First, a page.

Assassin’s Creed: Syndicate review

Jacob and Evie Frye are twins
Jacob and Evie Frye are twins


Since the first Assassin’s Creed episode was released, thousands of people around the world have been hooked on the secret war between the Assassin’s and the Knights Templar. Having an interest in the Templar history, it seems strange that Ubisoft selected them to be the antagonists and not the other way around. However, it makes for a wonderful scenario and each game does state that it’s a work of fiction.

The year is 1868 and the industrial revolution is powering Britain as the most powerful country in the world. In this alter-universe, the Templars and their henchmen – The Blighters – have taken control of London and it’s down to our new twin heroes Jacob and Evie Frye to stop them.

Viewpoints are still an integral part of the game
Viewpoints are still an integral part of the game

You may have seen some information about this game on Steampunk Journal in the past, such as:

Speculation about a steampunk Assassin’s Creed

News of the Jack the Ripper Add On

First look at the steampunk outfits from the Steampunk Pack

The game is similar to the others whereby you visit different areas and have to perform various tasks in order to take control of that area by running the Blighters and Templars out. Once you’ve cleared a borough, there’s the typical boss level where you have a gang fight with your people – called The Rooks. Aside from the main levels, there are many mini game areas for you to play and also lots of little things to look out for. For example, there are vintage beer bottles to help you with your business ventures and pressed flowers which Evie promised to look out for on behalf of her love interest Henry Green.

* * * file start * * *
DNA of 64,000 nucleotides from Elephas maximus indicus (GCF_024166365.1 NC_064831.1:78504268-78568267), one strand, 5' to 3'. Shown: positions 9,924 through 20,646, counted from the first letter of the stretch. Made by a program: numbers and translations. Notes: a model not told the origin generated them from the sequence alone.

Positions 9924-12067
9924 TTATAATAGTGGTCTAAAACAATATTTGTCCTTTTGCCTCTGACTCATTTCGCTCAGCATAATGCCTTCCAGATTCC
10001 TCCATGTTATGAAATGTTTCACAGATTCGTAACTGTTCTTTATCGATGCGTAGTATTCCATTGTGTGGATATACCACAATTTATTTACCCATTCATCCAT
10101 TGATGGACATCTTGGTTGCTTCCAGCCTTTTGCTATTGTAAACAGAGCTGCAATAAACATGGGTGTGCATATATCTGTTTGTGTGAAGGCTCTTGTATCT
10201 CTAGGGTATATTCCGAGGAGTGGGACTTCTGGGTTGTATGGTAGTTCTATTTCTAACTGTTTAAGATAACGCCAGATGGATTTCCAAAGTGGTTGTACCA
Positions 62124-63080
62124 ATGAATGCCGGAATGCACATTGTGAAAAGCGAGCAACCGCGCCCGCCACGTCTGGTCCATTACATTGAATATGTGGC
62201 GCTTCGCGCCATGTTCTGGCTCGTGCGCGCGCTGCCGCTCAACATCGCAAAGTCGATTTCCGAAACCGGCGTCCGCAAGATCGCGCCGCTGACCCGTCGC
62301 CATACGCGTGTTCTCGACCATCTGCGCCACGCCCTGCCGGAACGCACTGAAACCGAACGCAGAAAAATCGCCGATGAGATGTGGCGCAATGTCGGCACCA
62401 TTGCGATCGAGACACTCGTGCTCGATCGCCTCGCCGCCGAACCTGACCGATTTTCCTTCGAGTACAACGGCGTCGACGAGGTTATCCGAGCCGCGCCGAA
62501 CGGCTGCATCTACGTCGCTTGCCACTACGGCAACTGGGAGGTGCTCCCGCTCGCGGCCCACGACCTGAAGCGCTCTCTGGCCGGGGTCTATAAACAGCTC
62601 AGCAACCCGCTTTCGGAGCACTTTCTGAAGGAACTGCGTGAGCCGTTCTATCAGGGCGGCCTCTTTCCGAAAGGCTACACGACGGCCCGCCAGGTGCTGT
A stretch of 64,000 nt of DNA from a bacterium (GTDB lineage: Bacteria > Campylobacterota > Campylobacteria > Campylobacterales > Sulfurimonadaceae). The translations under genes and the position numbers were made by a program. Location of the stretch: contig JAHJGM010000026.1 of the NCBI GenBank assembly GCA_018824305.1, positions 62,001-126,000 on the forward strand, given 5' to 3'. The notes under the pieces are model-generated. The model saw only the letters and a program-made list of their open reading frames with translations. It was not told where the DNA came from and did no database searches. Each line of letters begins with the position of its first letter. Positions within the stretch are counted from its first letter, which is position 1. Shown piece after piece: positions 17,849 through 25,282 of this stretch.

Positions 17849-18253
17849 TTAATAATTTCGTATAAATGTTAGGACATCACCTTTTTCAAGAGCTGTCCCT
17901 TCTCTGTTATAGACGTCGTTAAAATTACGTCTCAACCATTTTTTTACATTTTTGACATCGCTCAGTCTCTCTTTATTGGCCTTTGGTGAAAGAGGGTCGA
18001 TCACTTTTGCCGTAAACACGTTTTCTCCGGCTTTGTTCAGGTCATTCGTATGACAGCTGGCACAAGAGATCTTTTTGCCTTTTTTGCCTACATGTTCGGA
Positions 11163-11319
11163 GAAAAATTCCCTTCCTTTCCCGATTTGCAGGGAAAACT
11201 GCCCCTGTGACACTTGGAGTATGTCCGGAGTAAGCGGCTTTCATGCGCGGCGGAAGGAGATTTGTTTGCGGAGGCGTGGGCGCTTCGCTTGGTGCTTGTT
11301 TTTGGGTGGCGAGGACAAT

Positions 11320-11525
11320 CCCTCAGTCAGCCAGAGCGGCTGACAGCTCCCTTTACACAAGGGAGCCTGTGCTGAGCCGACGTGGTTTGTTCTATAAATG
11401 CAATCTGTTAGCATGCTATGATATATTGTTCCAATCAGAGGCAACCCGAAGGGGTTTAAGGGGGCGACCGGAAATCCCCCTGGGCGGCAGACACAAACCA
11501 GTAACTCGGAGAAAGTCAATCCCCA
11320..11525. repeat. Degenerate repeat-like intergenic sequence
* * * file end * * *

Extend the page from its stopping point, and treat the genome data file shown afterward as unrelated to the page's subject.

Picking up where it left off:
There are a few interesting points not related to gameplay in Syndicate. Notably the introduction of a female lead, albeit joint lead. Both of the characters have a unique personality with Evie exposing her moral side more clearly than Jacob who hides behind the typical Assassin outlook of killing people and making money. Evie wishes to search for a part of Eden while Jacob wants to free London of the Templar tyranny. Thankfully we get to play both sides of the story. Both are compassionate, but Jacob tends to hide his more behind a shroud of sarcasm and jokes.

Sadly, despite this advance in equality, much of the marketing trailers and photos for the game features just Jacob doing things. The Big Ben and Charing Cross collector packs come with a 30cm Jacob statuette, while there’s no bonus featuring Evie.

Jacob actually wears is goggles making steampunks shriek in fright!
Jacob actually wears his goggles making steampunks shriek in fright!

Throughout the story arc, Evie also begins a mild flirting with Henry Green, an assassin from the Indian brotherhood. An interracial relationship in late 19th century London would be pretty much unheard of given that 100 years later, Star Trek aired the first interracial kiss and it created uproar, so it’s great to see that Ubisoft have gone with this. I also like that one of the people you perform tasks for is Ned Wynert; a transgender American entrepreneur. This is the first transgender character in AC and possibly any other video game. If I’m wrong, please comment in the comments section below. It’s these kinds of history altering stories that we can accept. The game makers also went a little bit political towards the end of the game. In one scene, you have to escort Duleep Singh, the last Maharaja, around London so that he can talk to Ministers about the British occupation of India.

There are other interesting characters to meet along the way such as Charles Dickens (who died in 1865 before this game is set), Karl Marx, Alexander Graham Bell, Charles Darwin and Queen Victoria.

A bonus level is set in World War 1 and features Jacob's granddaughter Lydia
A bonus level is set in World War 1 and features Jacob’s granddaughter Lydia